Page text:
Anti-Semitic feeling has been revealed in a poll in Italy which shows more than 46 cent of Europeans consider Jews to have “a different mentality” from the rest of the population.
The survey, published on the eve of Holocaust Memorial Day, will fuel controversy prompted by a poll by the European Commission in October. That Eurobarometer survey suggested 59 per cent of Europeans regard Israel as the greatest threat to world peace, 40 per cent said Jews had a “particular relationship to money” and 35 per cent agreed Jews “should stop playing the victim because of the Holocaust and persecution of 50 years ago”. The poll infuriated the Israeli government and appalled Jews around the world.
Some Jewish commentators claimed to detect the rise of a wave of anti-Semitism, and others said criticism of the policies of Ariel Sharon in the second intifada should not be denounced as anti-Semitic.
The latest findings confirm the existence of a link between hostile feelings about Jews and about the behaviour of Israel to the Palestinians. The two sentiments, anger about Israel and hostility towards Jewish compatriots, are growing, particularly in ill-educated older people, many of whom identify with the politics of the right. The poll, for Corriere della Sera daily, which questioned 3,353 people in Austria, Belgium, France, Germany, Luxembourg, Holland, Spain and the UK, found anti-Semitic prejudice mostly entrenched in Italy, Germany, Austria and Spain, the old heartlands of fascism.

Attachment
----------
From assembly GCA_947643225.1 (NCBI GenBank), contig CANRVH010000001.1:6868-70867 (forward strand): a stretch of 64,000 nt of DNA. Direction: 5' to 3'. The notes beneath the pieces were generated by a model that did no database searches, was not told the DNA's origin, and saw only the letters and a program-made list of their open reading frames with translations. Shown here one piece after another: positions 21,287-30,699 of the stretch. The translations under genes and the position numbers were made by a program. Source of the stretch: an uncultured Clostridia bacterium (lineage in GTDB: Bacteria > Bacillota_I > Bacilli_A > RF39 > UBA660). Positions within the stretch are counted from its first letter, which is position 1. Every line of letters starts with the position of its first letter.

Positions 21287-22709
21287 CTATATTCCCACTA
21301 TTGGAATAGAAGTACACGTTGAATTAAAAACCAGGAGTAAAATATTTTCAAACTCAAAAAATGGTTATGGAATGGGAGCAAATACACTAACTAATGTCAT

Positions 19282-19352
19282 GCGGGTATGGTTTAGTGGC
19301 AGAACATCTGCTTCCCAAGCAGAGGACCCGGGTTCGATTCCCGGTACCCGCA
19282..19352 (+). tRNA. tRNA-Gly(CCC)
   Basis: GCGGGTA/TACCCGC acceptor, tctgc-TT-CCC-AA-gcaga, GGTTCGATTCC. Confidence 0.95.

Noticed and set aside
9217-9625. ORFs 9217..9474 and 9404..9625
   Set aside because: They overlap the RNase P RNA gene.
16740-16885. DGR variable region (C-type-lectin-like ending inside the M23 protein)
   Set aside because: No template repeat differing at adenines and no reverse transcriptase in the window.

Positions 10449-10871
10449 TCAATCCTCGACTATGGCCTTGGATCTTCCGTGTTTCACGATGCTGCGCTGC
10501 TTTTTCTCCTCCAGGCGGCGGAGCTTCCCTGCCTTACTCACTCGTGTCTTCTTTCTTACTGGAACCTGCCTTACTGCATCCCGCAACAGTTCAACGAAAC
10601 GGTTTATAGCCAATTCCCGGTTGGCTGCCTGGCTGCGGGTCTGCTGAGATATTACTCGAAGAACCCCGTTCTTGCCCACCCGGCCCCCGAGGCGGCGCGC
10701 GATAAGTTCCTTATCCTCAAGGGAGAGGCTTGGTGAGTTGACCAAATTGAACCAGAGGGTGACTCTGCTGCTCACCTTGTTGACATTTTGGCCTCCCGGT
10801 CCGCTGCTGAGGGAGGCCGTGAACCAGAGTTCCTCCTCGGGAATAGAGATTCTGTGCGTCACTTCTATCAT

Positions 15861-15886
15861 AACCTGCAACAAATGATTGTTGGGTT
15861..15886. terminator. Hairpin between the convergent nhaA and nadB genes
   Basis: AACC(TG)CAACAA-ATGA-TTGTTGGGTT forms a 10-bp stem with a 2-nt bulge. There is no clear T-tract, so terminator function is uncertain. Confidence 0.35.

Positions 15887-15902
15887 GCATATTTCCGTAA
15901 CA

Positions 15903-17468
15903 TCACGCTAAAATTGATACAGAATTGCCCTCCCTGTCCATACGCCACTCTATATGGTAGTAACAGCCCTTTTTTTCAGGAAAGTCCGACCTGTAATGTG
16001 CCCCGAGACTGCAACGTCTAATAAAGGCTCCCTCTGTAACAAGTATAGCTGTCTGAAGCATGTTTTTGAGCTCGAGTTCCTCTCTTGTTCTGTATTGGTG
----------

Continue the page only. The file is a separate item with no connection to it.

While 73.7 per cent conceded Israel’s right to exist (“but its government makes bad choices”), 16.1 per cent said it “would be better if the state of Israel did not exist and the Palestinians got their land back”, and 11.3 per cent agreed that “to give Palestinians their own land, it would be better if the Jews in Israel went elsewhere”. The people polled were asked four questions about the Middle East conflict. Nearly one-third proved clueless. Only 6.2 per cent gave correct answers.
* France dismissed Israeli charges of rising anti-Semitism yesterday, saying attacks on Jews and Jewish property had dropped by 36 per cent last year rather than doubled as Natan Sharansky, the Israeli minister for diaspora affairs claimed. He said 47 per cent of all anti-Semitic attacks in Europe last year were in France, a jump to 141 from 77 in 2002. The French interior ministry said: “The number of acts registered dropped from 195 to 125.”